Antimicrobial Resistance In Clinics
Antibiotic resistance and the rise of illnesses that cannot be treated easily because of drug resistance is a health concern around the world. CMAJ launches a 6-part series on antibiotic resistance to provide practical treatment guidelines for practicing doctors to manage resistant microbes in 3 settings: the hospital, clinic and home. The current issue features 3 articles on the topic.
An analysis by Dr. David Patrick from the BC Centre for Disease Control and Dr. Jim Hutchinson contains practical guidelines for clinicians to help reduce antibiotic exposure http://www.cmaj.ca/press/pg416.pdf. “Our collective prescriptions constitute an ecological problem that may reduce the success of future therapy,” write Dr. Patrick and coauthor. They point out that changes to drug formularies at the institutional level and in reimbursements from provincial drug plans result in the biggest shifts in antibiotic use.
A review by Dr. Andrew Simor at Sunnybrook Health Sciences Centre in Toronto and researchers from the Public Health Agency of Canada focuses on antimicrobial resistance in hospitals, the mechanisms of antibiotic resistance, transmission of these organisms and the impact of antimicrobial resistance http://www.cmaj.ca/press/pg408.pdf. They note that enhanced monitoring, hand washing hygiene and other infection prevention control measures may help limit the increase of antibiotic resistance in Canada.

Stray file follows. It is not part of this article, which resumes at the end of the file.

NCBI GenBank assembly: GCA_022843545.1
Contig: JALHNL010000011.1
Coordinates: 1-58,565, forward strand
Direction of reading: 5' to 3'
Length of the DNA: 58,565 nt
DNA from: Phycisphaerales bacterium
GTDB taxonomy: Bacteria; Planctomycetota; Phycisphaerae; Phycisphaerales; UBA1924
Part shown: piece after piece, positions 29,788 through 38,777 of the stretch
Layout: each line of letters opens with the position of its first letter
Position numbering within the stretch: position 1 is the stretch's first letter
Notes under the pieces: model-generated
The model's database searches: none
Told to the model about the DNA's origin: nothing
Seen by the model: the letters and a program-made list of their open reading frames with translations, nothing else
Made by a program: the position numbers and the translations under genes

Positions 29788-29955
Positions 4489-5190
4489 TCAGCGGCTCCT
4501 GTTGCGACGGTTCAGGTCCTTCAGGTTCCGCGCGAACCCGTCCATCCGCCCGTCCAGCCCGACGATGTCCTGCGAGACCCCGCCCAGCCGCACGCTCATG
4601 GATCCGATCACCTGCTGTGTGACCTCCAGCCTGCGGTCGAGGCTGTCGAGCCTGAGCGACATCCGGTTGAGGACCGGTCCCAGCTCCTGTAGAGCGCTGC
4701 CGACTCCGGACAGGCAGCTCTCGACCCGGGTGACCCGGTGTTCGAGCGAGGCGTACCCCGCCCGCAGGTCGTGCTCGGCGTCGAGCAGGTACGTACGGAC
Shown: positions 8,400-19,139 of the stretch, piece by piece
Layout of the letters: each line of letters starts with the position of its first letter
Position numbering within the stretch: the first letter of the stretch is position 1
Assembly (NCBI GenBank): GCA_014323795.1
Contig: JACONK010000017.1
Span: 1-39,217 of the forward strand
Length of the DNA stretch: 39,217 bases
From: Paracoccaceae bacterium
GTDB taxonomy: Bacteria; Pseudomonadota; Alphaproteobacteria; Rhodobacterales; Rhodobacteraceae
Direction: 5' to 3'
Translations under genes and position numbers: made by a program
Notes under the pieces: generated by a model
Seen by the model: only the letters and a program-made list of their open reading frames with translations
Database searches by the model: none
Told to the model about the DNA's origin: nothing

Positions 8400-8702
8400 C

A commentary http://www.cmaj.ca/press/pg371.pdf. by Canadian public health and infectious disease professionals underscores the point that the management of resistant microbes needs an understanding of the ecological balance between the human and microbial world. “Balancing harm from antimicrobial-resistant organisms and optimal antimicrobial use requires knowledge of local antimicrobial-resistance patterns, thoughtful prescribing in conjunction with the effective use of basic infection control practices, and a firm understanding of the delicate ecological balance in which we co-exist with the microbial world,” conclude Dr. Lindsay Nicolle and coauthors.
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